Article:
Category: Dark Side of the Moon

Carl Jung

In the 1920s, psychologist Carl Jung coined the phrase “synchronicity,” to refer to two things which are causally unrelated but seem to be connected. The two things don’t have causality; one does not lead to the other, nor does the second happen because the first did before it. Yet even so, the two share a relationship that defies logic and is purely coincidental.

According to Jung, the synchronistic events must reveal a larger pattern or conceptual framework. We’ve all had the experience of a song coming on the radio that’s been stuck in our heads (or at least all of us old enough to know what a radio is…). The framework would be the genre of music that is both what we listen to and what the radio station normally plays. If the events don’t reveal a framework, they’re merely random and don’t really have any relationship, not even a synchronistic one.

So what’s the most banal, idiotic and inconsequential way to test the concept of synchronicity?

… … … I’m thinking… … …

I’ve got it! How about we play the movie The Wizard of Oz, put it on mute, and use Pink Floyd’s The Dark Side of the Moon as a soundtrack?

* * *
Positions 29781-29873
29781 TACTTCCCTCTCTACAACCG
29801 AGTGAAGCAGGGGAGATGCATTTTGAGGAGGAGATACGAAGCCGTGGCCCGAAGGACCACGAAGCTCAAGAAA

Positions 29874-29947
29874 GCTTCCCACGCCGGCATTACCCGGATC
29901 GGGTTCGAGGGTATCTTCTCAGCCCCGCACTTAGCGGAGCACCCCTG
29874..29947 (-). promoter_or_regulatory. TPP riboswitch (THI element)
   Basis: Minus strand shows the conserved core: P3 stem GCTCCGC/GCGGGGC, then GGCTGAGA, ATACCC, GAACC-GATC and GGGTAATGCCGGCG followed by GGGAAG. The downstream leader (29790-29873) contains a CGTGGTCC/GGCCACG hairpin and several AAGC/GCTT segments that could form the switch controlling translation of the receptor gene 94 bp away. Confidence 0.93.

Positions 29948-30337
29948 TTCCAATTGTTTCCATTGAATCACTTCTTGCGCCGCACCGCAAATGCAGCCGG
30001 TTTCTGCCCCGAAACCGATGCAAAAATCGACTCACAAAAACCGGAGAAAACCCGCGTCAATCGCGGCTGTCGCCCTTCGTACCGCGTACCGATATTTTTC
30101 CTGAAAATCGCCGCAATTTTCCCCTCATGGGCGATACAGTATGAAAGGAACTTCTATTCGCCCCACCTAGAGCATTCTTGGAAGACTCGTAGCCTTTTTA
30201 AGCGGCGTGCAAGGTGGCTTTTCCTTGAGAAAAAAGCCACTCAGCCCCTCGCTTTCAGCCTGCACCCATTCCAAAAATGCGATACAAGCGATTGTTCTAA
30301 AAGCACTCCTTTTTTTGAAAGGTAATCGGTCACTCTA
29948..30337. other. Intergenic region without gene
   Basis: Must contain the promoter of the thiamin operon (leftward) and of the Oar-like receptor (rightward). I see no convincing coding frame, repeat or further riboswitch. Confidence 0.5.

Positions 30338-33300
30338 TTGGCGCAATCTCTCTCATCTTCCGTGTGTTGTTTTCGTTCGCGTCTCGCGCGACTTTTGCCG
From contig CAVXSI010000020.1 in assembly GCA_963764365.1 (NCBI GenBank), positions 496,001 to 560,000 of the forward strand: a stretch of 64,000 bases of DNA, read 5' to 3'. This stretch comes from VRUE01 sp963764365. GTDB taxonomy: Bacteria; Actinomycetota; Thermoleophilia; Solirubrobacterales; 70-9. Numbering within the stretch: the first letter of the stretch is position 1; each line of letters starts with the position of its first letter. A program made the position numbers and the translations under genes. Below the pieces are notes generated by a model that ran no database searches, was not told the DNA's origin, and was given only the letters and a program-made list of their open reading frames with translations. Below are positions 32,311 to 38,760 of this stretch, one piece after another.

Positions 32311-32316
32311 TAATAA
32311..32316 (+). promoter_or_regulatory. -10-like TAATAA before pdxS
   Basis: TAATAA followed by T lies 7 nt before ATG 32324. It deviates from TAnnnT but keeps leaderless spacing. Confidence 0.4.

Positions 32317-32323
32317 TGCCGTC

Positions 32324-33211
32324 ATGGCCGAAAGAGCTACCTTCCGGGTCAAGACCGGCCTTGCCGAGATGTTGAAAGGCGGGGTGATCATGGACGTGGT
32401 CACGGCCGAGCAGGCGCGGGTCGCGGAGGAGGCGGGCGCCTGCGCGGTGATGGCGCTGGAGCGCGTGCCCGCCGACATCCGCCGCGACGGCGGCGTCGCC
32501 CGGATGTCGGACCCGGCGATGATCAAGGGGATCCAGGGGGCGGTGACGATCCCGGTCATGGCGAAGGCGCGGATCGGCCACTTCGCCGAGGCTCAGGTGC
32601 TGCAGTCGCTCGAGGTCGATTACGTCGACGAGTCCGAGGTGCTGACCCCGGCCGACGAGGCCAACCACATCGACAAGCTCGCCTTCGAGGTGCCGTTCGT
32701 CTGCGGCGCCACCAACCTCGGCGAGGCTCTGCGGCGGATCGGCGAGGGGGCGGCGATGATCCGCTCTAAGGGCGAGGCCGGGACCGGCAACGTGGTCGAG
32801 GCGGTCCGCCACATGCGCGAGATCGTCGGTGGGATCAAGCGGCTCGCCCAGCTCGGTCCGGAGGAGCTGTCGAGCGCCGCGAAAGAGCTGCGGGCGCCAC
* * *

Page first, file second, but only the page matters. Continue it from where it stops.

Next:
I kid; I’m not the first person to think of this. It’s not certain how it actually came about, but it can be traced back to a group on Usenet, in the toddler days of the internet. Later, a DJ in Boston brought it to big attention in 1997, even prompting a segment on MTV News. But the biggest culprit of the suggestion of synchronicity between The Wizard of Oz and The Dark Side of the Moon (commonly called Dark Side of the Rainbow) is drugs – lots and lots of drugs. Legitimate as it may seem, Dark Side of the Rainbow is merely the product of music geeks without a job (like me…) sitting around with nothing to do and being hopelessly stoned. How else do you explain the shotgun wedding of two pieces of media separated by 34 years?